• Jianbo Zhang, 
  • Jiajun Yan, 
  • Xiaoyun Shen, 
  • Dan Chang, 
  • Shiqie Bai, 
  • Yu Zhang, 
  • Jin Zhang
PLOS
x

Abstract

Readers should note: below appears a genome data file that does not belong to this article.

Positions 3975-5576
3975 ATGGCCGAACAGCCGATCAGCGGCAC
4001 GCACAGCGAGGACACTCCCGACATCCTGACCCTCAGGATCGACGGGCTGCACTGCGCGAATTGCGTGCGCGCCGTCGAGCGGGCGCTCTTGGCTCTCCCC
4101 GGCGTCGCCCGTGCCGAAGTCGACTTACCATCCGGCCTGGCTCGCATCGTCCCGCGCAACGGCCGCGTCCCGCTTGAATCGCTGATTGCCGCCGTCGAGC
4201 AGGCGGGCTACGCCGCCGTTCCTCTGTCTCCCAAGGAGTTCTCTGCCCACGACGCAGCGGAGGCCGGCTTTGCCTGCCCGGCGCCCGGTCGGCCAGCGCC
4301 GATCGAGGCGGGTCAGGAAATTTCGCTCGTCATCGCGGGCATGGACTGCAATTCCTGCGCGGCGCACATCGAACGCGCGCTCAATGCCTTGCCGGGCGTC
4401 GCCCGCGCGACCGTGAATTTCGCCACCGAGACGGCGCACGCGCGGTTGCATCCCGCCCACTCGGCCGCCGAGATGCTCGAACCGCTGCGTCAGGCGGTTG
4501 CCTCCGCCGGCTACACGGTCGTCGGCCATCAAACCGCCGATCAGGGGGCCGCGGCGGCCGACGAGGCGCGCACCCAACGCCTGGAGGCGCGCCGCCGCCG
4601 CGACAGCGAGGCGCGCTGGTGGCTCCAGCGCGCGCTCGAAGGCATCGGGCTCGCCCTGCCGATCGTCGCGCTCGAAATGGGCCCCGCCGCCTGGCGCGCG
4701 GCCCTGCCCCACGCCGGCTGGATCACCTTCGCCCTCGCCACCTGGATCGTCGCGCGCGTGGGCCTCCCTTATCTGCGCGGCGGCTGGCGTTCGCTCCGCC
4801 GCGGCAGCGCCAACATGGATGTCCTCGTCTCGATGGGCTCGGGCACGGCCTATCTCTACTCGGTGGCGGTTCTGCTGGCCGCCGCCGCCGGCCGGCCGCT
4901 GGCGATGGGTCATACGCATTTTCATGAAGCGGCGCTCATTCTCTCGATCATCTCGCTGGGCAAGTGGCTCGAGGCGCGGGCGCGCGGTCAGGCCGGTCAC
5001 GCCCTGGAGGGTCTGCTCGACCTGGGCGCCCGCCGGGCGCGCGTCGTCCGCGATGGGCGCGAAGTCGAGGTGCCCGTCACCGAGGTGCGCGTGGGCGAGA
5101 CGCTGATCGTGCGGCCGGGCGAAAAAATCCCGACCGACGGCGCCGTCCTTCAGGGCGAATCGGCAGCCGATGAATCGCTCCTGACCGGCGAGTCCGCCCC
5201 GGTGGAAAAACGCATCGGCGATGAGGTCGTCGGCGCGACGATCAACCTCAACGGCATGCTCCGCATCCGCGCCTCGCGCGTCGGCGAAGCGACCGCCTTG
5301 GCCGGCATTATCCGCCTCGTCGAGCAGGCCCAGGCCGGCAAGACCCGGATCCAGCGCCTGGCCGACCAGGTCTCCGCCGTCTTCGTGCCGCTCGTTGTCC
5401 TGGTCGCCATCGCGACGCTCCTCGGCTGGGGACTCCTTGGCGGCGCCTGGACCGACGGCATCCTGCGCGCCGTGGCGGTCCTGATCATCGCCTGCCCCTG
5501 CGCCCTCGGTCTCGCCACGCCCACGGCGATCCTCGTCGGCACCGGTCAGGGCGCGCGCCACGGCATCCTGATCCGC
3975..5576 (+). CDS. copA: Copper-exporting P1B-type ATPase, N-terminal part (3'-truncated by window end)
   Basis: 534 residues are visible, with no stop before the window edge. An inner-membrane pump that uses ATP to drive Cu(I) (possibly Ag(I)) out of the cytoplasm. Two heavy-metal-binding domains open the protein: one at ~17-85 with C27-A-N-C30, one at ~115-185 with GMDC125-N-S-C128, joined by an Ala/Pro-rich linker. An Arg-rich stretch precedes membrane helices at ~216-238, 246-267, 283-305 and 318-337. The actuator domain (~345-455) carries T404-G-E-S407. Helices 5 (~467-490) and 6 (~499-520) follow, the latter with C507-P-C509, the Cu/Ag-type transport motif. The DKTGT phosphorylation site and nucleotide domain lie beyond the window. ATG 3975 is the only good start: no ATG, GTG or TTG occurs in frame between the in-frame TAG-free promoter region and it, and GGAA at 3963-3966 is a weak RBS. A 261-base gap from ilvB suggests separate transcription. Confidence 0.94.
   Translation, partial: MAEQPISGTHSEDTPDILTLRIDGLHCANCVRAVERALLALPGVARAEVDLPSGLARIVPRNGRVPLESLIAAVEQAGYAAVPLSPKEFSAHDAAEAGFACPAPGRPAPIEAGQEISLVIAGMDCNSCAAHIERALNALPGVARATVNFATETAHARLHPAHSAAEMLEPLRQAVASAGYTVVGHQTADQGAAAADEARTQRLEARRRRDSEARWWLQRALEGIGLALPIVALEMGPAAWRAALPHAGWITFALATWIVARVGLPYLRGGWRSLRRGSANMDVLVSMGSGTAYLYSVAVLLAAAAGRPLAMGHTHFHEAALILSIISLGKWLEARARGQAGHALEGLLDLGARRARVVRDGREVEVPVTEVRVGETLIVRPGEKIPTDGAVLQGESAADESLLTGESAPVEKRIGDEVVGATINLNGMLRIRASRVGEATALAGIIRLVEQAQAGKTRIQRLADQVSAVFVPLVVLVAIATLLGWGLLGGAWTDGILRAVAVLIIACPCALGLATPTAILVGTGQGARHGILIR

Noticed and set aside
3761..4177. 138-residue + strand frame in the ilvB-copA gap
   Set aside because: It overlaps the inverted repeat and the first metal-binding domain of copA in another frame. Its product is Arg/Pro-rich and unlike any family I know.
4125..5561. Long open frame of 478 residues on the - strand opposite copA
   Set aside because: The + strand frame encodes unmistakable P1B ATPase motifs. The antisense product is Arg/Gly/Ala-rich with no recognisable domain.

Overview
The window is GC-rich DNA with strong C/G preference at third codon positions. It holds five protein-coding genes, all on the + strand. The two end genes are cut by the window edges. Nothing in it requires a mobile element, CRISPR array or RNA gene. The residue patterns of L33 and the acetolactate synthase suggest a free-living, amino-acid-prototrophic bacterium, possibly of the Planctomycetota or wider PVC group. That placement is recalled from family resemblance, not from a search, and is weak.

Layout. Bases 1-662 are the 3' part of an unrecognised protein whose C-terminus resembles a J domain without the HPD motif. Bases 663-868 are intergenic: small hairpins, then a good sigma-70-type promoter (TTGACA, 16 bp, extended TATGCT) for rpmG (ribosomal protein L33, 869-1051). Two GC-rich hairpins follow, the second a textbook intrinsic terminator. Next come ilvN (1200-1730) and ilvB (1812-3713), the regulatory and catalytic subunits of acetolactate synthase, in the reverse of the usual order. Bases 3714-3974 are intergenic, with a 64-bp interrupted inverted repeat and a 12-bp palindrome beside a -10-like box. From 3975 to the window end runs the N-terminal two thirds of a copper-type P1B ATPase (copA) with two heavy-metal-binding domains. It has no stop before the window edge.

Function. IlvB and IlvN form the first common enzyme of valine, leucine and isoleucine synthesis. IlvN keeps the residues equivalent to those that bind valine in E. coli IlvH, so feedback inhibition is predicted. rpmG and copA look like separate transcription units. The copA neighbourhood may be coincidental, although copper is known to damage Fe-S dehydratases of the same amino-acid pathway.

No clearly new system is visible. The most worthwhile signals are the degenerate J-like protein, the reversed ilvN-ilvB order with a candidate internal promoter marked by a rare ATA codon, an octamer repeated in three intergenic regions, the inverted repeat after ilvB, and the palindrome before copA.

Erianthus arundinaceus is not only a candidate plant for sugarcane breeding programs, but also a potential bioenergy grass. Genetic variation that is affected by geographic environments and ploidy level is very important for the utilization of Erianthus arundinaceus. In this study, effects of geographic environments and ploidy level on genetic variation were studied through analyzing the genetic diversity, genetic similarity and cluster analysis of 46 E. arundinaceus materials from natural habitats in China by using 7 ISSRs and 15 SSRs. Results showed that: 1) Seven ISSRs generated total 66 bands, of which 77% were polymorphic bands, the Nei's genetic similarity coefficient of tested materials ranged from 0.642 to 0.904 with an average value of 0.765. Fifteen SSRs generated 138 bands, of which 81% were polymorphic bands, the Nei's genetic similarity coefficient of tested materials ranged from 0.634 to 0.963 with an average value of 0.802. The results indicated great genetic diversity existed in the tested materials. 2)The tested materials were clustered into 3 groups and 7 subgroups, which demonstrated a strong geographic effect on variation of the local E. arundinaceus, and weak relationship was found between genetic distance and geographic distance. Five tetraploid materials were not clustered together, and were clustered together with materials from similar geographical location. 3) The genetic variation and cluster results were affected by geographic landforms and environments, the gene flow was blocked by Ocean and mountains, and promoted by river. The effect of ploidy level on genetic variation was little.